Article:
One of my go to guys to hear great blues harp tone has always been Mark Hummel. He's one of those cats like Rod Piazza, Kim Wilson, Rick Estrin,RJ Mischo, (and a few others that are on the tip of my tongue, but not at the tip of my typing fingers)who fell under the spell of the sound of the blues harp as teenagers and devoted most of their waking hours (and hours that they shouldn't have been awake) picking out licks by the masters. Now that they've all entering different stages of middle age, they have become the masters that they set out to emulate back in the day. In other words, he and they pretty much have it down pat.
Hummel has superbly showcased his peers on the instruments by releasing a series of his Blues Harmonica Blowouts, dating back to 1993. In between those great discs, he's put out new releases and combed his audio (and in some cases video) archives for stuff that he's never released. Retro-Active combines some of both. He dips back as far as 1995 for a couple of the cuts and includes sessions from 2000, 2005, 2006,and 2009 employing 18 different musicians. Some, such as Charlie Musselwhite, appear on a single tune (Charlie's playing his acoustic guitar and not harp, by the way).
One might think that combining a disc from a myriad of sessions and musicians might prove a little discombobulating, but they would be mistaken. The reason being that there's nary a musician on the disc not steeped in as much blues lore as Mark Hummel. They know what he wants and they deliver. Doesn't hurt that one of my favorite blues guitarists, Rusty Zinn, glues things down on 12 of the 15 cuts, beginning with Funky Way on which he demonstrates his expertise for laying back and playing nothing but rhythm guitar--no lead guitar at all on this tune. Chris Burns' Booker T type organ swirls drive this tune with backing vocal chorus' that echo Hummel's lyrics. The tune exemplifies Zinn's versatility and Hummel's penchant for mixing the vibe up with a tune that's definitely a bit more funky r&b than blues. Good vocal job from him. I wouldn't not have recognized this as being Mark Hummel if it had just popped up on satellite radio. He plays no harp until just a little after the 3 minute mark, but then he rides the song on home with fatback notes and oozing tone.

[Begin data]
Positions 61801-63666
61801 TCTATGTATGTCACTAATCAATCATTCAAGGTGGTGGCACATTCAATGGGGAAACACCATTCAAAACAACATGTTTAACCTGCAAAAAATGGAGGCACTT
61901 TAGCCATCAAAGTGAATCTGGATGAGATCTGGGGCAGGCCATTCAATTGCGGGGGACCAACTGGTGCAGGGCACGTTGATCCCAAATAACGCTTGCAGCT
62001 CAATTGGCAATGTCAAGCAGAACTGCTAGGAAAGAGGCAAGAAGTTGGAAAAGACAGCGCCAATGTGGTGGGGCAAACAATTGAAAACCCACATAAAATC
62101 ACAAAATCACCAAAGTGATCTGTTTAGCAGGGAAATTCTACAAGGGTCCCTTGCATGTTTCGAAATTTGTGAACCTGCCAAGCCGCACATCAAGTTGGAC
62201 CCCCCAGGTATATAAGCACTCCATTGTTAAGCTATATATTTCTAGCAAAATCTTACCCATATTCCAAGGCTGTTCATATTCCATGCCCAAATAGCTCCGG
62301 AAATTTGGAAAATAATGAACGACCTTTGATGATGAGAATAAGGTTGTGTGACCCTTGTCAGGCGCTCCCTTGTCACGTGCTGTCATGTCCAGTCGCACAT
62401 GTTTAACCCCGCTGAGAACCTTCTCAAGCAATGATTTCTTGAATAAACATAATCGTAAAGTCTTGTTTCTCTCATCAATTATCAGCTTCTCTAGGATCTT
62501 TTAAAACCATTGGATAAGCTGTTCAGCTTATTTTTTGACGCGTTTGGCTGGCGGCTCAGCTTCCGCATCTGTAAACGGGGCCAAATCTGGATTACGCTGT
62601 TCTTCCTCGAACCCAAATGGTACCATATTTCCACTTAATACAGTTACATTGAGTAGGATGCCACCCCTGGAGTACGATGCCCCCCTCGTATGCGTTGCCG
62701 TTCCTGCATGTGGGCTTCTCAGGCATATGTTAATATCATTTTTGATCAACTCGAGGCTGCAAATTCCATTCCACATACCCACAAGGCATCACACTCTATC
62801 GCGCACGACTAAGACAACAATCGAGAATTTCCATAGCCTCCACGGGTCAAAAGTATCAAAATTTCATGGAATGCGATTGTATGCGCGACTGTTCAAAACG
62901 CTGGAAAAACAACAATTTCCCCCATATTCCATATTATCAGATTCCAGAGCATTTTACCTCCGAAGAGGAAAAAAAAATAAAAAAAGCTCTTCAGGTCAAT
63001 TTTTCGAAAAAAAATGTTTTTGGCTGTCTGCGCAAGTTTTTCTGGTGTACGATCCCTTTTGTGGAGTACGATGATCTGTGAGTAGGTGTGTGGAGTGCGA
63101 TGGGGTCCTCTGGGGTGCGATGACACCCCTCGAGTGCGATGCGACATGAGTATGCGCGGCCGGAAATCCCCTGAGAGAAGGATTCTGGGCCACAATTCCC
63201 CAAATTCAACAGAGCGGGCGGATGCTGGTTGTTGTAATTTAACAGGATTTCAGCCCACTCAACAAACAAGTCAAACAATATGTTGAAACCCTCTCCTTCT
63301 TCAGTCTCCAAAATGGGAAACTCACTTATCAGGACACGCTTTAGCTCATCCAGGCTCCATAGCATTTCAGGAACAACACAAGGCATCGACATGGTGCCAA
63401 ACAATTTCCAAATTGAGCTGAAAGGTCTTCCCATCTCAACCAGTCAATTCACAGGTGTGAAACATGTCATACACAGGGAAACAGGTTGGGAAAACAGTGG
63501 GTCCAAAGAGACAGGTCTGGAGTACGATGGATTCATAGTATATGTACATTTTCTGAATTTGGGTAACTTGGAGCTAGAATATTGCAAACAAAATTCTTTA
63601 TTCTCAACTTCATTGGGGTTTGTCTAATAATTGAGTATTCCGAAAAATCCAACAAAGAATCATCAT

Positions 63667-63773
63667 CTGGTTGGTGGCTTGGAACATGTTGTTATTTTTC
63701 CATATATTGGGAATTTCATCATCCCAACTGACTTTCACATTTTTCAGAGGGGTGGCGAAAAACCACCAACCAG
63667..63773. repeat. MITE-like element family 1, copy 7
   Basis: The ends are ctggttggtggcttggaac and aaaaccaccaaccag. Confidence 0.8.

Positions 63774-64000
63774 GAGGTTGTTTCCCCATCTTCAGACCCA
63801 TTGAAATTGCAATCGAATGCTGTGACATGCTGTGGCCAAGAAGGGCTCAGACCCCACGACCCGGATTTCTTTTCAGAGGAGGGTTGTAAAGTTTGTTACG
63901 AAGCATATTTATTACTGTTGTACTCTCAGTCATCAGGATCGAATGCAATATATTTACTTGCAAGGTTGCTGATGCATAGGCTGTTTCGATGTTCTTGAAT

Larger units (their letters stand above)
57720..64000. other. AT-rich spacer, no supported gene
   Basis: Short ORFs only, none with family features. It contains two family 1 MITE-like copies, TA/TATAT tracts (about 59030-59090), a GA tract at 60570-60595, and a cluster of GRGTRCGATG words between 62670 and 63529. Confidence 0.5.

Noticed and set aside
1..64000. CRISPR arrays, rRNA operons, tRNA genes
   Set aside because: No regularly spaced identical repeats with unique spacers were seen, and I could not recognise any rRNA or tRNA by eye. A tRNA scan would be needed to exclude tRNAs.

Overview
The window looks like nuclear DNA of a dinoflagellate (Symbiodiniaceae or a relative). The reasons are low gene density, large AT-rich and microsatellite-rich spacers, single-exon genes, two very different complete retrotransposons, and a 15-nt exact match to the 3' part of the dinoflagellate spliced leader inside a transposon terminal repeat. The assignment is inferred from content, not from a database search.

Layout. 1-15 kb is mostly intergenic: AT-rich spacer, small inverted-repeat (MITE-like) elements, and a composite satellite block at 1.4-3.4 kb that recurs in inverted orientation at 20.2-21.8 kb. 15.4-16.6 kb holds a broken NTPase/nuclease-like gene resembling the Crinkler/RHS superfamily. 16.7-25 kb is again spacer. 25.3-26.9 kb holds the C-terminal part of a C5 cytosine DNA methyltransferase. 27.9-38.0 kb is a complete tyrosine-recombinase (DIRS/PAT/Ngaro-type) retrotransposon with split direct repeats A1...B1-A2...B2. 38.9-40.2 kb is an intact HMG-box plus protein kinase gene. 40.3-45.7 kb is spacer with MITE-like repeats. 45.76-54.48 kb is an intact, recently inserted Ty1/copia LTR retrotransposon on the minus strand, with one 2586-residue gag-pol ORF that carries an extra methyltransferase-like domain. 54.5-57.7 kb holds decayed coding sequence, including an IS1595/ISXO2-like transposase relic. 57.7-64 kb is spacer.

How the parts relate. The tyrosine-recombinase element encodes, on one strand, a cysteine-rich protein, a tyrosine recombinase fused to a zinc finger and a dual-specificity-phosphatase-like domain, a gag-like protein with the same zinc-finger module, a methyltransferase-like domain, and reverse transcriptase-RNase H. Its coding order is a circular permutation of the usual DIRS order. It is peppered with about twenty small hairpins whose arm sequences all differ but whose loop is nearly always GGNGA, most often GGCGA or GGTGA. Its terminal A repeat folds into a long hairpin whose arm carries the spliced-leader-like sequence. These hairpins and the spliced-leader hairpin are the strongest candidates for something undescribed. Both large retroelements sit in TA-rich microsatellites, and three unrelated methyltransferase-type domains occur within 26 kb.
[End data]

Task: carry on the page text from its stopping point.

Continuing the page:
From there, the disc swings through West Coast Jump on tunes such as Never No More, with a horn section supplied by Johnny Bones (sax) and Lech Wierzynski (trumpet), Little Walter's classic Roller Coaster (which he's covered before), and the deep Delta Mud of the acoustic Can't Be Successful, with the aforementioned Musselwhite picking cotton on the guitar. Hummel can always be counted on to throw down a Rhumba, such as on Highway Rhumba, and adding some tasty third position minor keyed stuff with Steve Freund picking out some Peter Green sort of licks on Before The Beginning. He even shares guitar credits with my new favorite guitar guru, Kid Anderson, (who, by the way, mixed and matched this cd at his Greaseland Studios) on the Jimmy Reed groove of My Baby's So Sweet. There are no song credit notes, so I have little to go on as far as authorship to the songs here. I do love what he does with I'm Shorty, whoever wrote it.